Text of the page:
De-coupling our wagons from the locomotive of global capitalism

There is a clear spectrum of response to the urgency of the environmental and economic challenges that face us.

On the one end is the Deep Green Resistance movement, calling for a complete take-down of industrialized civilization, violently if necessary (and it would be necessary, of course–industrial civilization won’t go down without a fight, unless it’s wiped out by natural disasters).

On the other end are those who believe we will be able to find our way into a sustainable world order via technology, ie, renewable energy sources that will keep the capitalist engines burning bright.

On this spectrum, I would have to locate myself somewhere in the middle.  While I see the necessity of deindustrialization, I don’t really want to live through the violent havoc a strong de-civ movement would cause.

But I know things can’t go on as they have been.  We must shift from an economic model built on endless growth to one that seeks to maintain a steady state, both for human societies and for the natural world (as if there were a separation between these two).

We must also shift from the capitalist system of accumulated wealth for the few based on the commodified labor of the masses, to a system in which people’s labor is more directly connected to their well-being, and wealth is not allowed to concentrate in a few disproportionately powerful, distant hands.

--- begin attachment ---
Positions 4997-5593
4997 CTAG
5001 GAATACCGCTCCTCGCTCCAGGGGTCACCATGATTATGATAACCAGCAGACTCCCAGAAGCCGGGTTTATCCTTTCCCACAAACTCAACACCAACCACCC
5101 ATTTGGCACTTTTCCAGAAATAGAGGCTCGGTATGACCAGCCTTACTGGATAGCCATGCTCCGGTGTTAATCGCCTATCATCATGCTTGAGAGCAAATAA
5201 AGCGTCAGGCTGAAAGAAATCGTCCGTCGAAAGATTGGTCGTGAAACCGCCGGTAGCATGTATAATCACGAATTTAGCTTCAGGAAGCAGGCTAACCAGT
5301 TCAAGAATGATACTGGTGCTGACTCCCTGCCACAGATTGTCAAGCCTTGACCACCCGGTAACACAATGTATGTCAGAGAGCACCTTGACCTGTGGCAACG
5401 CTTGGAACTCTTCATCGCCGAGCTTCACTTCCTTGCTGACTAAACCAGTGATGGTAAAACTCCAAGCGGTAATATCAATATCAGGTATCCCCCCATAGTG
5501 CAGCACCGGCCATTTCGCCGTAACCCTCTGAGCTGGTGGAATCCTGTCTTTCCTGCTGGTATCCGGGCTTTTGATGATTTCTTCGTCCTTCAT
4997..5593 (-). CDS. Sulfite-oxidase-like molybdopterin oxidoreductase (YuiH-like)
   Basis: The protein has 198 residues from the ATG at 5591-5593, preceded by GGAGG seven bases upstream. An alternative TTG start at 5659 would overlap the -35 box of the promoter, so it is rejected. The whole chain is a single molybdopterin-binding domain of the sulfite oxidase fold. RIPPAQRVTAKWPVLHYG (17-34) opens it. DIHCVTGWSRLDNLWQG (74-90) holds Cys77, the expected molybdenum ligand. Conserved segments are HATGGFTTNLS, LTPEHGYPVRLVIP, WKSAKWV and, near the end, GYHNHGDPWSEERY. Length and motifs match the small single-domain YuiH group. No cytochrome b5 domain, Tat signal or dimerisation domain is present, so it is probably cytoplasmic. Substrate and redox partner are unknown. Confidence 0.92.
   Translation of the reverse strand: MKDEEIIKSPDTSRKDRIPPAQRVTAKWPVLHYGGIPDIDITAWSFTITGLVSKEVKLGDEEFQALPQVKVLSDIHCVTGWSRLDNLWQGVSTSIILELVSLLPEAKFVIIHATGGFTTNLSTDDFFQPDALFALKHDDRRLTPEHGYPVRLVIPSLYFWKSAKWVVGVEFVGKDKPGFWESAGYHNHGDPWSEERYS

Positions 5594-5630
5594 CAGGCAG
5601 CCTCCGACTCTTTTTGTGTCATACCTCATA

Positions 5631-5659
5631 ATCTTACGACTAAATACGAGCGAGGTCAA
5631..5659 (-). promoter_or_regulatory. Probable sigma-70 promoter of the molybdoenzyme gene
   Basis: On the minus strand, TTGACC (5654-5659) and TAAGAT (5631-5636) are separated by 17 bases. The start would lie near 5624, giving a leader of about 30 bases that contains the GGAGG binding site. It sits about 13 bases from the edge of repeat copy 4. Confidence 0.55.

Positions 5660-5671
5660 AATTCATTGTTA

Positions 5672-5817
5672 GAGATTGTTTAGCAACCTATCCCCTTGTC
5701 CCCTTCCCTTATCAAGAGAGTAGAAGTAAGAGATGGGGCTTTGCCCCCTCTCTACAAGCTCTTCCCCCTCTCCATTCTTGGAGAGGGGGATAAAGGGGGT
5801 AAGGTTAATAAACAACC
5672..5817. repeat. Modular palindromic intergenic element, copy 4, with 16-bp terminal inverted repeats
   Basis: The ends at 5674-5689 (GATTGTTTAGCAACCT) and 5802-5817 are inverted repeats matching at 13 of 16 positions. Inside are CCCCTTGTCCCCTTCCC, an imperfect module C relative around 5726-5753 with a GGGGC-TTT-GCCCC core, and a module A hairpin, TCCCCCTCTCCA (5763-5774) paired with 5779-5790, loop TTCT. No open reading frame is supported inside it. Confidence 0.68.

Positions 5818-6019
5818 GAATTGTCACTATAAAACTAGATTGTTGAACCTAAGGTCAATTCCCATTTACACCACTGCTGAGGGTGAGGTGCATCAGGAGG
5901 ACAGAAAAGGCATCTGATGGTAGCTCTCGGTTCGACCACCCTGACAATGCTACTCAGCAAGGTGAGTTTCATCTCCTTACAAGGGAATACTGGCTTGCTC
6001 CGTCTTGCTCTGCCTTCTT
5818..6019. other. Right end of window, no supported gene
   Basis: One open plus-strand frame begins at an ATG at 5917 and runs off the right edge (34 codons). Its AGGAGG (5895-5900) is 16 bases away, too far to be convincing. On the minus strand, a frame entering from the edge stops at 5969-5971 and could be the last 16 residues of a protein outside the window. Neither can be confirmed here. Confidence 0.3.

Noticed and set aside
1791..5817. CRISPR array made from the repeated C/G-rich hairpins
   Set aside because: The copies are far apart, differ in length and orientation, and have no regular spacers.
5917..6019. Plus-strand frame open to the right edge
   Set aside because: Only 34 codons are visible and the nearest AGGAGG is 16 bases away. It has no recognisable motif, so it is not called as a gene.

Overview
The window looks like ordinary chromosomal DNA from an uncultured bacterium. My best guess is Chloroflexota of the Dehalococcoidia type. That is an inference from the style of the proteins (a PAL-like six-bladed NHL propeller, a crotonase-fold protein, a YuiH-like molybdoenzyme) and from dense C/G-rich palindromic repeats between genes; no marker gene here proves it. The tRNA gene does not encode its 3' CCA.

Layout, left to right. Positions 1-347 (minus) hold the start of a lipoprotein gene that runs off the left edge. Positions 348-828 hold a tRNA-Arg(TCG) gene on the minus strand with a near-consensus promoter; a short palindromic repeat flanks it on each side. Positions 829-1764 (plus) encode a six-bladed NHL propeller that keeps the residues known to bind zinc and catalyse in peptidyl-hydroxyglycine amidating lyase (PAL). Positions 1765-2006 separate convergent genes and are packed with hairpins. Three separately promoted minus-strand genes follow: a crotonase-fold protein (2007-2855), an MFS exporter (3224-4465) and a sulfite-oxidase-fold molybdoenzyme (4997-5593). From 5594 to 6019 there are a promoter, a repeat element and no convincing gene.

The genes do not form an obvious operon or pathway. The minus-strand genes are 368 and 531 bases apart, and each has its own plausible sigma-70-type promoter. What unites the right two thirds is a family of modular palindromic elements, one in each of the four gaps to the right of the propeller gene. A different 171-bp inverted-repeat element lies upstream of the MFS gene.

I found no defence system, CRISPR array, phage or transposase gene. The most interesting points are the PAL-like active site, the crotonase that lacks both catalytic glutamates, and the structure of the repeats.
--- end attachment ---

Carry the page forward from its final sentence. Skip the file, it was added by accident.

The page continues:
The only movement I’ve found so far that is actively working to accomplish a vision similar to what I’ve sketched out above is the Transition Town movement.  The brainchild of UK visionary activist Rob Hopkins, the movement describes itself as follows:

“The Transition Movement is comprised of vibrant, grassroots community initiatives that seek to build community resilience in the face of such challenges as peak oil, climate change and the economic crisis.

“Transition Initiatives differentiate themselves from other sustainability and “environmental” groups by seeking to mitigate these converging global crises by engaging their communities in home-grown, citizen-led education, action, and multi-stakeholder planning to increase local self reliance and resilience.